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Q: WACC of a NYSE company ( Answered ,   0 Comments )
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 Subject: WACC of a NYSE company Category: Business and Money > Finance Asked by: erotyquewhyspers-ga List Price: \$15.00 Posted: 08 Sep 2005 23:31 PDT Expires: 08 Oct 2005 23:31 PDT Question ID: 565963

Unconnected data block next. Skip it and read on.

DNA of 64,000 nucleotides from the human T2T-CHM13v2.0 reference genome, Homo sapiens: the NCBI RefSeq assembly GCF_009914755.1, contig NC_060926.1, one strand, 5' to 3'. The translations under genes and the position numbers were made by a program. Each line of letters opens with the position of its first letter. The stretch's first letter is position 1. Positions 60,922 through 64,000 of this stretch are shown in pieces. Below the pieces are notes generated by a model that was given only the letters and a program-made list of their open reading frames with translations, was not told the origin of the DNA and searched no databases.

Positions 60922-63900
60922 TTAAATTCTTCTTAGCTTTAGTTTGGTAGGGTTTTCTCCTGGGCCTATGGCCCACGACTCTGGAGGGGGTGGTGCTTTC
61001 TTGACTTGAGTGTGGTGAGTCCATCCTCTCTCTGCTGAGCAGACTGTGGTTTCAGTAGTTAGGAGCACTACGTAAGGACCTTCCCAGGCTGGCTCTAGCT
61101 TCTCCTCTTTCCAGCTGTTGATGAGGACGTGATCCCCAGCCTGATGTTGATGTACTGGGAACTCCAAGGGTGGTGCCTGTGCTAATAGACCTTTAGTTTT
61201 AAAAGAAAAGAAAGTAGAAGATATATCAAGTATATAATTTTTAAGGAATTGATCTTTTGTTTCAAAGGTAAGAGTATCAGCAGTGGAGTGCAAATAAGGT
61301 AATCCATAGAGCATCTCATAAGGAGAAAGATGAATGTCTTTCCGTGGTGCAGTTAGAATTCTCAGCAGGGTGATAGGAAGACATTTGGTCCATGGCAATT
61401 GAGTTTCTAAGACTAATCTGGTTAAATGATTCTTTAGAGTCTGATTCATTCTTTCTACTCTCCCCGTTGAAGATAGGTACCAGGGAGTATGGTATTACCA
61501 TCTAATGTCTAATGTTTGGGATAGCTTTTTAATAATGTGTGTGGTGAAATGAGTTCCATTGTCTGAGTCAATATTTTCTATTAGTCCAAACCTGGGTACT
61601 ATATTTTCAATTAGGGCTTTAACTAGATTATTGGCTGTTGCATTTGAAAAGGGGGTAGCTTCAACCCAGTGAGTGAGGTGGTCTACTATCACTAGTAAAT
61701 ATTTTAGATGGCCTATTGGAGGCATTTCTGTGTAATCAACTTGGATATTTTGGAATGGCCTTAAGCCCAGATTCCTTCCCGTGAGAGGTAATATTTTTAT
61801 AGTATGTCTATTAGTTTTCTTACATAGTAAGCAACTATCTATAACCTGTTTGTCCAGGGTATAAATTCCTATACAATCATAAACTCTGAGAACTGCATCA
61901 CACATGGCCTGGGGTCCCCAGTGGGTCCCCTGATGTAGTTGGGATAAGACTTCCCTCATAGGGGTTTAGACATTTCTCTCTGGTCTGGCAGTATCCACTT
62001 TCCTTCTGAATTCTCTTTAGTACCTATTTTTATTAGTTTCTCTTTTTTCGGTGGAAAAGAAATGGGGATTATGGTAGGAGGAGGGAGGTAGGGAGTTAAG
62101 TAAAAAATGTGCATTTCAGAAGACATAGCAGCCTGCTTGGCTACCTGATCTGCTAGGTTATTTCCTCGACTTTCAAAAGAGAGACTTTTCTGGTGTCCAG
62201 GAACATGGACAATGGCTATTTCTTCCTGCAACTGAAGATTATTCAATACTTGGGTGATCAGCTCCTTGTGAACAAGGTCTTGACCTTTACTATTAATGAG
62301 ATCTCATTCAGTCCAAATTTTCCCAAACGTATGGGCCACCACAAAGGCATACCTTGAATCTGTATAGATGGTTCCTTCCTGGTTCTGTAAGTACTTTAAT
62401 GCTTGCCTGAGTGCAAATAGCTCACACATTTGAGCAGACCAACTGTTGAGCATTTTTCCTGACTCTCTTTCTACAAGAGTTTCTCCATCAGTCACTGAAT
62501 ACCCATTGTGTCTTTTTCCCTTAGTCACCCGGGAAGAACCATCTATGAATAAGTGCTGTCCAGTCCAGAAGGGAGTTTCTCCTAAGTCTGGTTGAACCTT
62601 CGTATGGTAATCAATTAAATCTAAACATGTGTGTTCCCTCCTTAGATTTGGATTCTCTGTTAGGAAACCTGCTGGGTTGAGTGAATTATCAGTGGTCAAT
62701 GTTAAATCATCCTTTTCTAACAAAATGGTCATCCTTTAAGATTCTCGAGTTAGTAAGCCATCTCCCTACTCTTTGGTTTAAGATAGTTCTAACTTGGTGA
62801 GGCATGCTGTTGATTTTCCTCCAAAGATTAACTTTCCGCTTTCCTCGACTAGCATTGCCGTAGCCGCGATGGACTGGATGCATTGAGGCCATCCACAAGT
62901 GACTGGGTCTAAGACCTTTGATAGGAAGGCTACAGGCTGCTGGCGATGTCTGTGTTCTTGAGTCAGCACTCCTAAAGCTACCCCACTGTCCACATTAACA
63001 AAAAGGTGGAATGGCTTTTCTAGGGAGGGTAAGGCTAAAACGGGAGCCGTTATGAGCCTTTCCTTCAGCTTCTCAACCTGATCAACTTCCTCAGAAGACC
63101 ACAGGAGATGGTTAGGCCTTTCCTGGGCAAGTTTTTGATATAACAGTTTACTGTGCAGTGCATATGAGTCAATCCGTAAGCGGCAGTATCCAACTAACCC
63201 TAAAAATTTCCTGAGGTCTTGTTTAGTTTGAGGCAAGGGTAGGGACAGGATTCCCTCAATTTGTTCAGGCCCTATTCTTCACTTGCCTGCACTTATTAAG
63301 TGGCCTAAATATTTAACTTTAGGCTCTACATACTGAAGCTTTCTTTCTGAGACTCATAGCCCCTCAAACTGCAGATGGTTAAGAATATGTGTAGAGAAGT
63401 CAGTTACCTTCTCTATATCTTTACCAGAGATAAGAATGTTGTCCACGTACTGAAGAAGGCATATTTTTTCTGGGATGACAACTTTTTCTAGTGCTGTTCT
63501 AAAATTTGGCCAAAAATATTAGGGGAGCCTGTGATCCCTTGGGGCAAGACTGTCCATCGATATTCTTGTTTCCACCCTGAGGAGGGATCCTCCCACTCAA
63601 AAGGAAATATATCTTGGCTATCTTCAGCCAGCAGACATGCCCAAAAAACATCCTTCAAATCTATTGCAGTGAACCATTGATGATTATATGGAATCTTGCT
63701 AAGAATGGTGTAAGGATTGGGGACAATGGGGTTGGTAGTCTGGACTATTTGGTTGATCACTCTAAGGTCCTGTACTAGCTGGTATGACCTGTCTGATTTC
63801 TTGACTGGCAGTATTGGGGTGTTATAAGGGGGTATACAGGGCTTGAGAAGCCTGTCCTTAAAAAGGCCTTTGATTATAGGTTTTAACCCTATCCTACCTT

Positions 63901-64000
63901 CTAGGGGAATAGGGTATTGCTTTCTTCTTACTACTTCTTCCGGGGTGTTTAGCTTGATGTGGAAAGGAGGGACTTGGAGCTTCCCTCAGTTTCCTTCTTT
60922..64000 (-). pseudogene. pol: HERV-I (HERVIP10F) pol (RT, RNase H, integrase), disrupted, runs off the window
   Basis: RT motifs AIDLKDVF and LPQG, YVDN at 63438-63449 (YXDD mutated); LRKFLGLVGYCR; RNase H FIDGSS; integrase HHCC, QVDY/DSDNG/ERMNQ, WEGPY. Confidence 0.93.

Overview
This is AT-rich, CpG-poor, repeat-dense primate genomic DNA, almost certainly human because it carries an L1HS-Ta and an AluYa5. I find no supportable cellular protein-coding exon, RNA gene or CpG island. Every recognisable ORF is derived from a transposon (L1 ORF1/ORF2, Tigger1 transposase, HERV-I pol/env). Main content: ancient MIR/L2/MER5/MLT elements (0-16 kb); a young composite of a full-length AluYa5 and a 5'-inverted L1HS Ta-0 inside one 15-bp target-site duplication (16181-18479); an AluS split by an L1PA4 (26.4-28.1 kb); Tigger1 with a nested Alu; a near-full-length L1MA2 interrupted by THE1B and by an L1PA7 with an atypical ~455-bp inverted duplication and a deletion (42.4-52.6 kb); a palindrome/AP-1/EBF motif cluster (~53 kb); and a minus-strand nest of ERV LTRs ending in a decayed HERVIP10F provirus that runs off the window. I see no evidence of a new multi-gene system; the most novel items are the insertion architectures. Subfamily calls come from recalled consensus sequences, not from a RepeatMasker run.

```I have been trying to figure this out but there are more than ONE formula for WACC. I'm simply trying to find the WACC of GOOGLE. However, I really need for it to be explained. How do I find the corporate rate, cost of equity and cost of debt? 2,693,465 = Total Assets 340,368 = Total Debt I believe the Corporate tax rate is 59% but I don't know how I got that answer. If anyone can help, I'll appreciate it.```